‘Overture: The Musical’ digs up and dramatizes the history of the Kansas City Philharmonic
A prolific performer and songwriter, Krista Eyler once wrote a tune called “Favorite Sounds in the World,” inspired by the mental image of a woman on a staircase listening to an orchestra tune up. Eyler let her mind wander and began to think maybe there was more to this woman’s story. Maybe this woman lived in Kansas City. Maybe the orchestra was here, too.
Some research introduced Eyler to the history of the Kansas City Philharmonic, and as she dug deeper, she realized it was perfect fodder for a musical. The Philharmonic, which operated from 1933 to 1982 (it preceded the present-day Kansas City Symphony), was financially insecure throughout much of its existence. But this economic peril brought together a dynamic set of folks determined to keep it alive. Eyler honed in on one particular season — 1953-54 — and, along with Barbara Nichols, started writing a script.
They ended up with “Overture: The Musical,” a behind-the-scenes look at the people, passion, and creativity required to operate a major arts organization. It premieres September 21 at the Arts Asylum.
A song, a struggle, and a love story make up the foundation of the show. Appropriately, “Overture” begins with the aforementioned orchestra-tuning song, sung by a character named Lily (performed by Eyler), who works in the Philharmonic’s office. Lily is desperate to be involved with music, though she is losing her hearing. She’s also falling in love with Christopher (performed by Joel Morrison), the Philharmonic’s assistant conductor, who has become disenchanted with the art form.
“I needed someone who was frustrated in his position and had kind of lost his whole love for music,” Eyler says of the character. “I’m such a big fan of old book musicals, where there’s always a romance. I love those kinds of stories because they seem kind of redemptive to me.”
Lily and Christopher are the musical’s only fictional characters. Everyone else is based on a factual person involved with the orchestra. Eyler admits to taking some poetic license, though as a former reporter, she did her research first. Using William Everett’s history of the Philharmonic, Music for the People, she tracked down newspaper articles and interviewed living relatives. Some lyrics in the musical (Eyler wrote the lyrics and the music, but collaborated with Nichols — who directs — on the script) are pulled directly from newspaper stories and fundraising letters (pleas, really) from the time.
“When you’re writing anything that surrounds people who were real-life Kansas Citians, you have to do your best to honor the facts you have in front of you,” Eyler says.
Among the Kansas Citians portrayed in “Overture” are German-born Hans Schwieger (Chris Halford), the orchestra’s charismatic conductor from 1948-1971; office staff member Inda Beasley (Kay Noonan); and Richard Wangerin (Kipp Simmons), the orchestra manager. The Philharmonic generated real-life romance, too: Beasley and Wangerin eventually married (though they later divorced).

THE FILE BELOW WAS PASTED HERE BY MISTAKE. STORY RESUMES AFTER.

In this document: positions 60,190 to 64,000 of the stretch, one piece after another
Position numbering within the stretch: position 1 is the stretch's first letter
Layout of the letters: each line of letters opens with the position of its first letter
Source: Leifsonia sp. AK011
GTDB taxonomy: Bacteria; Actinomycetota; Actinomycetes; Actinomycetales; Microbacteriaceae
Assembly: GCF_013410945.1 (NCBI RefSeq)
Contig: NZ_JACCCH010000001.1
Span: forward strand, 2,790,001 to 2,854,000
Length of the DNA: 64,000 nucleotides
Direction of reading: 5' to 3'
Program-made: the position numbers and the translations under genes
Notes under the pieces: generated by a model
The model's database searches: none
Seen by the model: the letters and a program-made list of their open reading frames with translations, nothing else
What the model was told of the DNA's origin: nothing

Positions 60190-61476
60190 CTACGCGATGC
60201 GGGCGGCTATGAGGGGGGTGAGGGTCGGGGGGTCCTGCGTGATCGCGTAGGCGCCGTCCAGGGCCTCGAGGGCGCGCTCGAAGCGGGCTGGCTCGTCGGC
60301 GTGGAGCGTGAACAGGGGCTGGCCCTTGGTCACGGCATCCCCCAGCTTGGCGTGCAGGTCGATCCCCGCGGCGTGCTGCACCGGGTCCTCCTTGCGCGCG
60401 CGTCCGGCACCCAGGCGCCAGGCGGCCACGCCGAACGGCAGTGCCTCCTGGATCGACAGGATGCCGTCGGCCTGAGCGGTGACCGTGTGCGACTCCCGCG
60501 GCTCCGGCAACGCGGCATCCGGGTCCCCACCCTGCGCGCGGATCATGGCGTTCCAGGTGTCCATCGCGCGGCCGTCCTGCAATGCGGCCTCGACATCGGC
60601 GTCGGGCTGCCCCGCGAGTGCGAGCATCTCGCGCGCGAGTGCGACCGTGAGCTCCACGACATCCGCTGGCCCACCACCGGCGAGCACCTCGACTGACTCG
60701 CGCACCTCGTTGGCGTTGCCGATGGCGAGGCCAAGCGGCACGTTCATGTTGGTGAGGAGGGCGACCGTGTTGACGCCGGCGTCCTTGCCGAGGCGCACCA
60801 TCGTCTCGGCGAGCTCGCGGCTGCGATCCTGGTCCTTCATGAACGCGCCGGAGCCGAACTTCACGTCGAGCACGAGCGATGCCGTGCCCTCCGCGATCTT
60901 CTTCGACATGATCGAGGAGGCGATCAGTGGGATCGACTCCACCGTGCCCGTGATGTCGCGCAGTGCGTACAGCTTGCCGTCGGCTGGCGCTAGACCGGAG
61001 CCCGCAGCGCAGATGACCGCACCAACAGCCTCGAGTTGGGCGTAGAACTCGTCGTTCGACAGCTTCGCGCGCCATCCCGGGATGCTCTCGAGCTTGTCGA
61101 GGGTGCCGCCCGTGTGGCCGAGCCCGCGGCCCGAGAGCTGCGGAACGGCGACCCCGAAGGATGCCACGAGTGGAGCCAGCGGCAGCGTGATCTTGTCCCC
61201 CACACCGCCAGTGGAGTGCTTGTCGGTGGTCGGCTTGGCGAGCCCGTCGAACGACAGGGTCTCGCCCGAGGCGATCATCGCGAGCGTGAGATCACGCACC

Members of the Philharmonic’s Women’s Committee were instrumental in keeping the organization afloat, and we also meet some of those key players: Marie McCune (Erica Baruth) and Clara Hockaday (Stasha Case), who, with Enid Kemper, founded the Jewel Ball. The Kemper family isn’t represented in the musical, Eyler explains: “They [the Kempers] did so many amazing things for Kansas City. But I wanted to give attention to names that hadn’t necessarily been recognized in current times.”
“Overture” is a full-length production: 17 songs that Eyler, along with Michalis Koutsoupides, orchestrated and arranged for an eight-piece ensemble. Inspired by the classics of musical theater — Rodgers & Hammerstein, Jason Robert Brown, Stephen Sondheim, Andrew Lloyd Webber — Eyler also draws from the works of Frederic Chopin and Anton Dvorak. “Those are things that my musical heart gravitates toward, so I always hear them in my ear,” she says.
The show’s first act was staged as a teaser at Fringe Fest earlier this summer and was the fourth-highest-attended show of the festival. They’re hoping for that same enthusiasm at the Arts Asylum. The Philharmonic, Eyler says, was “a labor of love and time and effort” — a group of people who came together to, as the show states, “save something beautiful” in Kansas City. In bringing that story to life with “Overture,” Eyler and company are doing much the same.
“Overture: The Musical” runs Sept 21-23 and 27-30 at The Arts Asylum (1000 E. 9th Street). Ticket information at overture.brownpapertickets.com